The 1390 slaughter of Barcelonan Jewry, natural disaster and ritual combat constitute today’s Libro verde items. The following bizarre anecdote from R Coltman Clephan’s excellent and ridiculously cheap The Mediaeval Tournament combines all three:
In La Vie de Bertrand Du Guesclin is an account of a singular legal duel between Jews, named Daniot and Turquant, which took place in Spain; and the narration aptly illustrates the superstitious character of the times and country. These Jews were accused of assasinating Blanche de Bourbon at night in her bed; and on being charged with the crime Daniot averred that he had not entered the bed-chamber of the princess at all, and had done his best to prevent Turquant from committing the murder. This Turquant denied on oath, stating that his accomplice had taken and equal part with himself in causing the death of the princess. On hearing of this direct conflict of testimony Bertrand Du Guesclin is stated to have suggested a judicial duel in the lists (champ-clos) between the parties, and this having been assented to the fight duly took place. The combatants, who were well mounted and in complete armour, fought with swords, and after some severe passages Turquant wounded Daniot in the arm so severely that he was incapacitated from further combat, owing mainly to the loss of so much blood. The coup de mort was about to be given to the vanquished champion and a confession of his guilt demanded when just at that moment a thick cloud appeared above the heads of the combatants, and issuing from it a flash of lightning struck them both dead.
I don’t know who the instruments were, but Blanche is actually believed (I wonder whether this is principally on the strength of the numerous Spanish ballads treating the subject) to have been poisoned on the orders of her husband, Pedro the Cruel, who preferred Maria of Padilla and resented Blanca’s political claims. Here’s a bit of pre-nuptial mood-building from Old Court Life in Spain by Frances Minto Eliot (1893):
Now Blanche is at Valladolid, in the Gothic palace, with its dark patio and big angular casements, which still jut out over the street just as they did then.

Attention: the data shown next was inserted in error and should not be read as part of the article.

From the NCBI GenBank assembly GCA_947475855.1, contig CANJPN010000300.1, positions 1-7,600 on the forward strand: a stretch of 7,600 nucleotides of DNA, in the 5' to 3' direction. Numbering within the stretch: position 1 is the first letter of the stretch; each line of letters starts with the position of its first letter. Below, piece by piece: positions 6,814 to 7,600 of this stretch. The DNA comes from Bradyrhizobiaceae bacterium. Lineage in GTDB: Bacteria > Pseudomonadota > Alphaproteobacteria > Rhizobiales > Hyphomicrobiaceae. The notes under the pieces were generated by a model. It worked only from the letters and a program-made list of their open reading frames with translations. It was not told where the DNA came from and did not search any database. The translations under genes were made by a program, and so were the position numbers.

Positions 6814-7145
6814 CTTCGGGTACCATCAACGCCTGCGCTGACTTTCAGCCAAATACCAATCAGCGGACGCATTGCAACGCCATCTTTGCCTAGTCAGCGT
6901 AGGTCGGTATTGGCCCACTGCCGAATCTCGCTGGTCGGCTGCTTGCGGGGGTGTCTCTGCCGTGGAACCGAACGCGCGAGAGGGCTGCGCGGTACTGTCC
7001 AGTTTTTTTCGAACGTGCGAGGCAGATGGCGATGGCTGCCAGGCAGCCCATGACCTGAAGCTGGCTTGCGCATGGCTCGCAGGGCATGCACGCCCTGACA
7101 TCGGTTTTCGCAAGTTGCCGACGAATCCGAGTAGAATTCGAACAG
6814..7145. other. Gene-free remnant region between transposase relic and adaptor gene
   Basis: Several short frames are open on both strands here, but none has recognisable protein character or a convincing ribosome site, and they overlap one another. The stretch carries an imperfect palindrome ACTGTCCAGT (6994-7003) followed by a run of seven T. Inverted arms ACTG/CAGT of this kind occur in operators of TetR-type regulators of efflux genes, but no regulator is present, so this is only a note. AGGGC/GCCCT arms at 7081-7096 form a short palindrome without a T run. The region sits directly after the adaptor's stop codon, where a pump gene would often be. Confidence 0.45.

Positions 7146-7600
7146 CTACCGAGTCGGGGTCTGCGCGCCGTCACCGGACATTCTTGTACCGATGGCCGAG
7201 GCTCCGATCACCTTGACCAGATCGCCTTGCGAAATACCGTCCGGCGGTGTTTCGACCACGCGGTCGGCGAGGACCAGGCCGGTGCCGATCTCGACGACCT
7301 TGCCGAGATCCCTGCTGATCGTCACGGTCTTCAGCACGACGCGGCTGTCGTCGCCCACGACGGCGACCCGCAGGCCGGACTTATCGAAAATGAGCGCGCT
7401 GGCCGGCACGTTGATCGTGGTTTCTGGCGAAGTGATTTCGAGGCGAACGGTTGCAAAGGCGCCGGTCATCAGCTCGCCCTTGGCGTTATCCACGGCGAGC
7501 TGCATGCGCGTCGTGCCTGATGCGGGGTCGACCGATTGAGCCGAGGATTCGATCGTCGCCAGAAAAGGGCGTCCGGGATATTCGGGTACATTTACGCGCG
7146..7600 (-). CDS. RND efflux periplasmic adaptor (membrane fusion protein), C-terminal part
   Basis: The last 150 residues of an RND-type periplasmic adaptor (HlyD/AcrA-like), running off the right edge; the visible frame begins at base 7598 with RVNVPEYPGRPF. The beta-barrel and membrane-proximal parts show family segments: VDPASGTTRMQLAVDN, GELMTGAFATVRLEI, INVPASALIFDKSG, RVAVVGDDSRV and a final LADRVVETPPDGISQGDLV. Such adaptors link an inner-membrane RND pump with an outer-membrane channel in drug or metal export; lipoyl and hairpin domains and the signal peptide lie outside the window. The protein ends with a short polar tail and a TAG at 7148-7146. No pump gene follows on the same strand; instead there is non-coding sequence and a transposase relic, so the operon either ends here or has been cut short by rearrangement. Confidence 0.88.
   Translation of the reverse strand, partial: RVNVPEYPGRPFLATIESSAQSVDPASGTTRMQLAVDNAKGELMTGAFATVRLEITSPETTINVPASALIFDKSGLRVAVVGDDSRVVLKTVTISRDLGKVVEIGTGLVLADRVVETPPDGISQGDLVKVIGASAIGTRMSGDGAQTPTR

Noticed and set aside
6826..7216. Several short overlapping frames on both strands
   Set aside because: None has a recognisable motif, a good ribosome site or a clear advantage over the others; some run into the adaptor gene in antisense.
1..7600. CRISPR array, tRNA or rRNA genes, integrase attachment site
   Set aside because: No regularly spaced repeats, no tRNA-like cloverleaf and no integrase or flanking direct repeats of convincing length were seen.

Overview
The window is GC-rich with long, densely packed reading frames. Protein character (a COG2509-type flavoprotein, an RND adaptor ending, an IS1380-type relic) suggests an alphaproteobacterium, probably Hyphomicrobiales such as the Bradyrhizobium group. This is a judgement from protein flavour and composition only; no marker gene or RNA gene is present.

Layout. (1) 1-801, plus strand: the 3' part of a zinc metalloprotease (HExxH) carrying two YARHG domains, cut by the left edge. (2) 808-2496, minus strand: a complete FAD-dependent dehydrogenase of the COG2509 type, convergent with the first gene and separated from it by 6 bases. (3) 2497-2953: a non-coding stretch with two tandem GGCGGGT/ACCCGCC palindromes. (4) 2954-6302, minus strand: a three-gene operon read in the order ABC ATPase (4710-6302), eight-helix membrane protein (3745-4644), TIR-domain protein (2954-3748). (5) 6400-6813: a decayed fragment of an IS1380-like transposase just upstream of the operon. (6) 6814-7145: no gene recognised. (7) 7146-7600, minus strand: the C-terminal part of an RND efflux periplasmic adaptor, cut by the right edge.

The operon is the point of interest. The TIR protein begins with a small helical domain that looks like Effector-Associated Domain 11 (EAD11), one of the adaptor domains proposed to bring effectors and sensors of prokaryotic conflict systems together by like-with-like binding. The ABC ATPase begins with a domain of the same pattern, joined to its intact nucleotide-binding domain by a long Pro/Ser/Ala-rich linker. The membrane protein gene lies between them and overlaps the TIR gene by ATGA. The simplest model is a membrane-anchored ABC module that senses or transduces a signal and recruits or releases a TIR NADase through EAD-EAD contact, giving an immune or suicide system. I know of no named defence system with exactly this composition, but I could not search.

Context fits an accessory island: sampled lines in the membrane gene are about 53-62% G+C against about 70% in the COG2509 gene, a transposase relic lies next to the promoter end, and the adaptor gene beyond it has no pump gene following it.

She is expecting the king, who is to arrive that very night. Need I say that she is quite beside herself with terror? Resistance is vain; as well might the helpless lamb resist the butcher’s knife.
The dreadful hour has come when she is to be eaten up by the royal ogre, and she can only lie and sob in the quant painted chamber prepared for her.
Jews achieved their maximum influence under Pedro, but his torture and murder of his brilliant Toledan banker, Samuel ha Levi, Spain’s last Jewish minister, demonstrated the perilous foundations of that success.
- Peter the Great’s April Fool’s jokes
Of dwarves, arson, stammerers, and binge drinking.
- The Spanish media and Madoff’s Jewishness
I looked a while back at allegations of a Spanish media obsession with Israel and concluded that they were without basis
- When Javans ruled Spain
The other day I serendipited upon a review in Bijdragen tot de taal-, land- en volkenkunde van Nederlandsch-Indië (1853) of Abraham
- Revisionist version of September 11 1714
Here‘s what Ciudadanos thinks you should know about the fall of Barcelona in 1714, mourned tomorrow by nationalists with silly flags,
- The PSOE’s non-guerra in Afghanistan
I don’t think anyone would dispute that Iraq destroyed the PP as an electoral machine for a decade. For a multitude